State to spend $13.5 million on transit to settle Zoo Interchange suit
The State of Wisconsin said Monday it would pay more than $13 million for new Milwaukee County bus routes to help with congestion during the massive Zoo Interchange reconstruction, settling a 2-year-old lawsuit.
The lawsuit, brought by the Black Health Coalition of Wisconsin and the Milwaukee Inner-city Congregations Allied for Hope, alleged that the $1.7 billion expansion of the Zoo Interchange, the state's busiest, discriminated against urban minorities by not including public transit improvements.
Last year, federal Judge Lynn Adelman allowed work on the project to move forward but said the lawsuit would likely succeed.
Dennis Grzezinski, an attorney for MICAH and the Black Health Coalition, had no comment on a settlement other than to say that he was waiting for details to be completed.
According to the Department of Transportation, the state will:
■ Pay up to $11.5 million over four years for the bus routes. The routes haven't yet been developed, but they will ease congestion and focus on transporting workers between Milwaukee and suburban communities.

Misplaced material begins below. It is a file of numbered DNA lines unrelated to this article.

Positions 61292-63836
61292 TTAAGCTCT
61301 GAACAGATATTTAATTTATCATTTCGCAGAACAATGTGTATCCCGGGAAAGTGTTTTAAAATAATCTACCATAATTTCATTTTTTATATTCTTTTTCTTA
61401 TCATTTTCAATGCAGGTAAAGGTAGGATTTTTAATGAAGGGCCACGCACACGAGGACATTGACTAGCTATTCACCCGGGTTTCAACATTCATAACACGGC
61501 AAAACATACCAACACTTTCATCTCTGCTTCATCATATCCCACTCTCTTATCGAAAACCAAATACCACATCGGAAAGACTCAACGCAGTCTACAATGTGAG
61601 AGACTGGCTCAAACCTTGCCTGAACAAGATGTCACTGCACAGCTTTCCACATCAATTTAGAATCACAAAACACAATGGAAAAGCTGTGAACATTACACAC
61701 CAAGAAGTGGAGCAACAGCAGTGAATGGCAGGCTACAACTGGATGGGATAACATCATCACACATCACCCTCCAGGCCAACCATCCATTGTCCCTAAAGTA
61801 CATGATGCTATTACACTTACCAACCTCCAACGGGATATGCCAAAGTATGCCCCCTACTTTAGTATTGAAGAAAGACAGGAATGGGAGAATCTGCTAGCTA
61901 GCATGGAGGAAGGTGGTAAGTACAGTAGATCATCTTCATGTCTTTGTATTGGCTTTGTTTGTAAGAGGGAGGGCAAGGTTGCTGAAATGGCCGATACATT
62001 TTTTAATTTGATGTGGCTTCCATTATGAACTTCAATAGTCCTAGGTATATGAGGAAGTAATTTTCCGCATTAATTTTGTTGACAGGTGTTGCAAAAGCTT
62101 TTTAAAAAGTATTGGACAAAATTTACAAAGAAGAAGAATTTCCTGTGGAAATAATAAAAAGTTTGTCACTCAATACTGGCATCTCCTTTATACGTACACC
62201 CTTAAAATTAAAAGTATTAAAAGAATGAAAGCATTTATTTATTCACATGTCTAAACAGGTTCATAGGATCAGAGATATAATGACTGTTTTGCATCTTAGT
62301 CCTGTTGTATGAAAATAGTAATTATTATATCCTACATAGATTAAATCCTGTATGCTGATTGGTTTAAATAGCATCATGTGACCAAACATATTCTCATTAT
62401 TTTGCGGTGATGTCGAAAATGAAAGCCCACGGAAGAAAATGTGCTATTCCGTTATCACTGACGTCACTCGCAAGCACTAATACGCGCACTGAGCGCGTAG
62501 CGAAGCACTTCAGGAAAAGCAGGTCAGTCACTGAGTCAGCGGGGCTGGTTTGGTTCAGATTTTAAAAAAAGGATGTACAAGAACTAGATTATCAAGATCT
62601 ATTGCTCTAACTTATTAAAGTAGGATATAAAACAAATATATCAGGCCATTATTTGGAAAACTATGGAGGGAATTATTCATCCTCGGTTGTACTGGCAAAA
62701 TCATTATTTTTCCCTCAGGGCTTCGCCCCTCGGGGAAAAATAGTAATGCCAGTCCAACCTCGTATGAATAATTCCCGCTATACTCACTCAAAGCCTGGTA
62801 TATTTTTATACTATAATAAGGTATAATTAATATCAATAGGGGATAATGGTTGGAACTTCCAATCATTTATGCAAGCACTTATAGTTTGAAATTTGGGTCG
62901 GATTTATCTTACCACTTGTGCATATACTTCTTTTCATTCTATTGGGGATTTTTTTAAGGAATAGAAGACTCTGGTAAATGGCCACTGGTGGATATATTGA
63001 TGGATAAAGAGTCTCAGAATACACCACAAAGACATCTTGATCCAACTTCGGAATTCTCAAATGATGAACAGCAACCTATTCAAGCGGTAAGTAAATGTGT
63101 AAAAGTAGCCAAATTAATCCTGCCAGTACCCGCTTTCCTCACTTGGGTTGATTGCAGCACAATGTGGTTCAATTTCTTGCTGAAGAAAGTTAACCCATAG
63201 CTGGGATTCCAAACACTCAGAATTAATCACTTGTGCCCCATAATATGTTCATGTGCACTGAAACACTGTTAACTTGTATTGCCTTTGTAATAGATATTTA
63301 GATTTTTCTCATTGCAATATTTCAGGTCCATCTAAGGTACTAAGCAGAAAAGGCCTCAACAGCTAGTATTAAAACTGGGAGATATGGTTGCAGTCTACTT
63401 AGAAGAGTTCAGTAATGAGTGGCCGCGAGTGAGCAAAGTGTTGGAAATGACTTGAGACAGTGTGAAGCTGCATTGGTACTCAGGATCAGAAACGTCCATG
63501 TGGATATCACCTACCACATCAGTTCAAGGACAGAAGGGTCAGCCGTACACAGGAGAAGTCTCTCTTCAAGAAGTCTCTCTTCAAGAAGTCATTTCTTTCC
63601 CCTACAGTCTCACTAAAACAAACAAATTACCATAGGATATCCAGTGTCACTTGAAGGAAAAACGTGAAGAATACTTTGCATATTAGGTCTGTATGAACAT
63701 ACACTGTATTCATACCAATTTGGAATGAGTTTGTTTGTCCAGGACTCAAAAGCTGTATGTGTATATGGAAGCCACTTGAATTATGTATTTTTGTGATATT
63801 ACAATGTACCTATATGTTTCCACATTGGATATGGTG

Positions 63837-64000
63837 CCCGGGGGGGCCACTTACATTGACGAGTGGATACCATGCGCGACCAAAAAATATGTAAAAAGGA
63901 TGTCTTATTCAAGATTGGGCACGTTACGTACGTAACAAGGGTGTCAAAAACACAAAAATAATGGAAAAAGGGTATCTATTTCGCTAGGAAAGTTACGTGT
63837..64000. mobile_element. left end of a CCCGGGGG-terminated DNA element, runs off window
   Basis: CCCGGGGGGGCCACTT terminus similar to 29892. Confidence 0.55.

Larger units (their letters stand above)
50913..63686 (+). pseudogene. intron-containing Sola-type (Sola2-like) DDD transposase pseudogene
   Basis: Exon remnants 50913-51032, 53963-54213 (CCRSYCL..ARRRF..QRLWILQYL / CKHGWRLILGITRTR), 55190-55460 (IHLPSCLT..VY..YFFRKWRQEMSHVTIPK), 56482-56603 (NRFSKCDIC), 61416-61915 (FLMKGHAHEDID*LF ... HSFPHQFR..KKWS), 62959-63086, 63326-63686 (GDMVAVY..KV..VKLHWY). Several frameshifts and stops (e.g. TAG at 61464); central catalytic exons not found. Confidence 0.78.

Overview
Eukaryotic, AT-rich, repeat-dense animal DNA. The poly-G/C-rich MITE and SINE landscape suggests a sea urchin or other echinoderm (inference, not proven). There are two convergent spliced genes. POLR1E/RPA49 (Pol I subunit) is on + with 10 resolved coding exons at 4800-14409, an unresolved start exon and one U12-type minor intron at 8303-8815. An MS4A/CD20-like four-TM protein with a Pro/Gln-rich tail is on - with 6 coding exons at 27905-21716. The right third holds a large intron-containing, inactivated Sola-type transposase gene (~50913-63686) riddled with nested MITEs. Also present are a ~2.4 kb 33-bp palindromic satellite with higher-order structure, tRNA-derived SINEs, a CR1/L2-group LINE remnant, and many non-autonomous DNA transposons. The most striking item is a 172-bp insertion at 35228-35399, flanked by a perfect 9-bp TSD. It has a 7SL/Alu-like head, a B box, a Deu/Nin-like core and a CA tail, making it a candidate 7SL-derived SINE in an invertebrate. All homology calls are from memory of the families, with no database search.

■ Spend $2 million over four years to transit providers to help enhance services. This could include real-time route information or outreach to boost ridership.
"The routes will support the department's Traffic Management Plan for the project, facilitating our commitment to minimize the impacts of construction on travelers, residents and businesses," DOT Secretary Mark Gottlieb said in a release.
The reconstruction of the Zoo Interchange is scheduled to begin in 2015 and finish in 2018. Work to boost capacity on nearby arterials and interchanges is in progress.
The settlement was negotiated in court-sponsored mediation.
The Black Health Coalition had no comment on the settlement. Milwaukee Inner-city Congregations Allied for Hope did not respond immediately to requests for comment.
Up for discussion Tuesday at the Milwaukee County Transportation, Public Works and Transit Committee meeting is a new reverse commute express route, Route 279, which would be paid for with the settlement money. Route 279 would run along Fond du Lac Ave. from central Milwaukee to Park Place business park and the Menomonee Falls industrial park in Waukesha County.
The proposed start date for the route is Aug. 24, according to county documents. The cost of the route for 2014 will be $245,000 and $668,000 in 2015. The service will operate seven days a week during typical start-and-end times over three shifts.
Brian Dranzik, director of Milwaukee County's DOT, said in a letter to the County Board that the route's approval would benefit residents and reduce travel times between northwest Milwaukee County and Waukesha County.
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